POSTED: 01:30 a.m. HST, Jan 11, 2011
LAST UPDATED: 02:40 a.m. HST, Jan 11, 2011
KAPALUA, Maui » For those golfers interested in how you adjust from the wide-open spaces of the Plantation Course to the narrow alleyways of Waialae Country Club, please see Ernie Els.
The South African is the only golfer to win on Maui one weekend and on Oahu the next since these two tournaments opened the PGA Tour season in 1999. Els set a record that year in 2003 by shooting 31 under here to capture the then-Mercedes Championships and then come back to take the Sony Open in Hawaii over Aaron Baddeley in a playoff at 16 under for the week.
Of course, it might help to shoot eight consecutive rounds in the 60s as Els did that year. After going 64, 65, 65 and 67 at the Mercedes, Els kept that phenomenal string of golf alive with a 66, 65, 66, 67 performance at Waialae on a course that couldn't be more different than Kapalua's Plantation.
Jonathan Byrd is on a similar streak, although there's a few months in between his playoff win over Robert Garrigus late Sunday at the Hyundai Tournament of Champions and the dramatic victory he managed in near darkness in Las Vegas to become the first tour golfer to win a playoff with a hole-in-one.
SONY OPEN IN HAWAII» What: First full-field PGA Tour event of 2011
» When: Thursday to Sunday, starting approximately at 7 a.m. Thursday and Friday and 8 a.m. Saturday and Sunday
» Where: Waialae Country Club (Par 35-35--70, 7,068 yards)
» Purse: $5.5 million ($990,000 first prize)
» Defending champion: Ryan Palmer (15-under-par 265)
» Pro-am: Tomorrow, starting at 6:50 a.m.
» King Auto Group Pro-Junior Challenge: 2:45 p.m. today at 18th hole
» Tickets: $20 daily tomorrow to Sunday, or $50 for all-week badge. Children 12-under free with ticket-bearing adult. Advance tickets, $15 daily, are available at friendsofhawaii.org (service fees apply) or First Hawaiian Bank branches.
» TV (times tentative): Golf Channel, 2-5:30 p.m., Thursday to Saturday; 2-5 p.m. Sunday, with repeats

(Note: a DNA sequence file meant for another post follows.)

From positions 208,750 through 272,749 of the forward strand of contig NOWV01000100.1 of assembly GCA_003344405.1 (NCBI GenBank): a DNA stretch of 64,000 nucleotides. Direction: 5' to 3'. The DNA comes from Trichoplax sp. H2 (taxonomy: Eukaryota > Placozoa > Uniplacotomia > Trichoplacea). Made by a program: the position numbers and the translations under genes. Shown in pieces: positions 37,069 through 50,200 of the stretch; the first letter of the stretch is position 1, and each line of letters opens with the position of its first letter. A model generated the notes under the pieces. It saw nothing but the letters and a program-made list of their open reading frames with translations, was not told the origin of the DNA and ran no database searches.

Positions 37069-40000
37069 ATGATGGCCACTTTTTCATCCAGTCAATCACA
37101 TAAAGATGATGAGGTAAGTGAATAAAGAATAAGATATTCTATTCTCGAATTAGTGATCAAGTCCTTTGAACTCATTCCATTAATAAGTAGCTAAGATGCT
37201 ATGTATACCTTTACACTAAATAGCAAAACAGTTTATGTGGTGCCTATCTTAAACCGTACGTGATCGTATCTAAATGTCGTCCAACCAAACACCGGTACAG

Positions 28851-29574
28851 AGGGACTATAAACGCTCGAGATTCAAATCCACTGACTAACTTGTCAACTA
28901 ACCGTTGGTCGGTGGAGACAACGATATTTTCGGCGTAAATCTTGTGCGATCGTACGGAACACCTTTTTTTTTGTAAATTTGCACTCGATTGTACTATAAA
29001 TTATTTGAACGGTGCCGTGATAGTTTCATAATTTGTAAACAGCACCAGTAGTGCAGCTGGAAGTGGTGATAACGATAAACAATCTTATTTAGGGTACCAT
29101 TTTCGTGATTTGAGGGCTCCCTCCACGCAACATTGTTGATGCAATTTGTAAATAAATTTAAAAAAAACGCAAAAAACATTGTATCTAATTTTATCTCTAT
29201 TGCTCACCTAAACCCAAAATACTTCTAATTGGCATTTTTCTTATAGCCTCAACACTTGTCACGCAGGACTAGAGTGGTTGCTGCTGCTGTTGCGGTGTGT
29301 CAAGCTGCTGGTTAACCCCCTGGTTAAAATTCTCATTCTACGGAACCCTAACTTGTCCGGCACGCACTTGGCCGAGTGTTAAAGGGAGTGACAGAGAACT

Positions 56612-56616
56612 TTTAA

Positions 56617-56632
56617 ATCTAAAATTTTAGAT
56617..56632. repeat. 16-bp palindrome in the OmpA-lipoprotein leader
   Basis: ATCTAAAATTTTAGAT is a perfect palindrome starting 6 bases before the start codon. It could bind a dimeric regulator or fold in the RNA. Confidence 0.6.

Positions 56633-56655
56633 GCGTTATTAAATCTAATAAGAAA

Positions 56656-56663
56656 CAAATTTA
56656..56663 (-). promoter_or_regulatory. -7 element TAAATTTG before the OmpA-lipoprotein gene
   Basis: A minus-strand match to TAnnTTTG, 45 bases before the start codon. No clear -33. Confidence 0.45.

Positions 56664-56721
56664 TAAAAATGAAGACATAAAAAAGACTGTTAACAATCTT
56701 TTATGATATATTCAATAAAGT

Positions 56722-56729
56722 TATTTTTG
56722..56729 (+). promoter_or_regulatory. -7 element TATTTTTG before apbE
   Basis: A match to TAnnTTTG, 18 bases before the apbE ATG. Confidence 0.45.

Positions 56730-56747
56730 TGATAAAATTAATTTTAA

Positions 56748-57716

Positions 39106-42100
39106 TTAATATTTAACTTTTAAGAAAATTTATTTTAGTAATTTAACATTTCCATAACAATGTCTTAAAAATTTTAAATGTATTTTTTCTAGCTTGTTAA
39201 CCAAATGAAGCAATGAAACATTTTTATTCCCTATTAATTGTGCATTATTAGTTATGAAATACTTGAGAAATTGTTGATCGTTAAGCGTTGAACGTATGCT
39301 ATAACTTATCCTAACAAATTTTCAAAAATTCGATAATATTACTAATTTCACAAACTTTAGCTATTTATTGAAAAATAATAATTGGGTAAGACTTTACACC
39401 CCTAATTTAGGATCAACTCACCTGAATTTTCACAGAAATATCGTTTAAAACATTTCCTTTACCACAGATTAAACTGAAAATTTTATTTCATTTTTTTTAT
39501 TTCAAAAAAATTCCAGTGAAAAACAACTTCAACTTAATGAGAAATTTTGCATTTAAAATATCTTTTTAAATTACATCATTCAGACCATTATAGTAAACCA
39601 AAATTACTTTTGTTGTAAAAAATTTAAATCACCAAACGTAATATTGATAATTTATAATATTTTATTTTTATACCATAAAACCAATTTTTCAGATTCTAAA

» Parking: Free at Hunakai Park, and free at Kahala Community Park starting Thursday, with shuttle to course
Like Garrigus, he needed to win a Fall Series event in 2010 just to earn back his PGA Tour playing privileges. In Byrd's four previous tour wins, none came before July. They were events that lacked the star power of one like the elite winners-only field of the TOC, begging the question why Byrd can't draw upon his skills more often.
"All I'm going to say is that I've played well and under control the last two tournaments and the whole fall," said Byrd, who with the win is now No. 58 in the world, has an automatic bid to the Masters and is eligible for the U.S. Open. "I don't know what it is, the reason why you kind of get held back. I feel like I should be doing a lot better.
"I complicate things way too much, trying to be perfect, and that's been my biggest barrier over my career. And I finally got to the point, I don't know what it is, maybe the other way just hasn't worked and now I'm just kind of simplifying things and just really enjoying playing. I'm having more fun."
Byrd will have a blast if he manages to match Els' feat at this week's Sony Open. He is one of 144 golfers in the first full-field event on the tour and will receive plenty of pats on the back from his fellow pro mates for such an important win.
History tells us that those who play on Maui have an excellent opportunity to win on Oahu. It has happened eight times in the previous 12 Sony Opens, so be aware when you're filling out your fantasy golf lineup.
Defending champion Ryan Palmer was an exception to that rule. He finished tied for 15th at this year's TOC, a dozen strokes off the pace, but he has shown he knows his way around the tight setup at Waialae.
Other past Sony Open champions in the field are Els, K.J. Choi, Paul Goydos, Jerry Kelly, Vijay Singh and Paul Stankowski. They will be joined by 2010 leading money winner Matt Kuchar and 2010 PGA Tour player of the year Jim Furyk. The opening round is Thursday.
Two days after Dustin Johnson was linked to a relationship with Natalie Gulbis, he has withdrawn from the Sony Open.
Johnson officially withdrew yesterday.
His agent, David Winkle, said in an e-mail that he had some personal matters to attend to at home in South Carolina.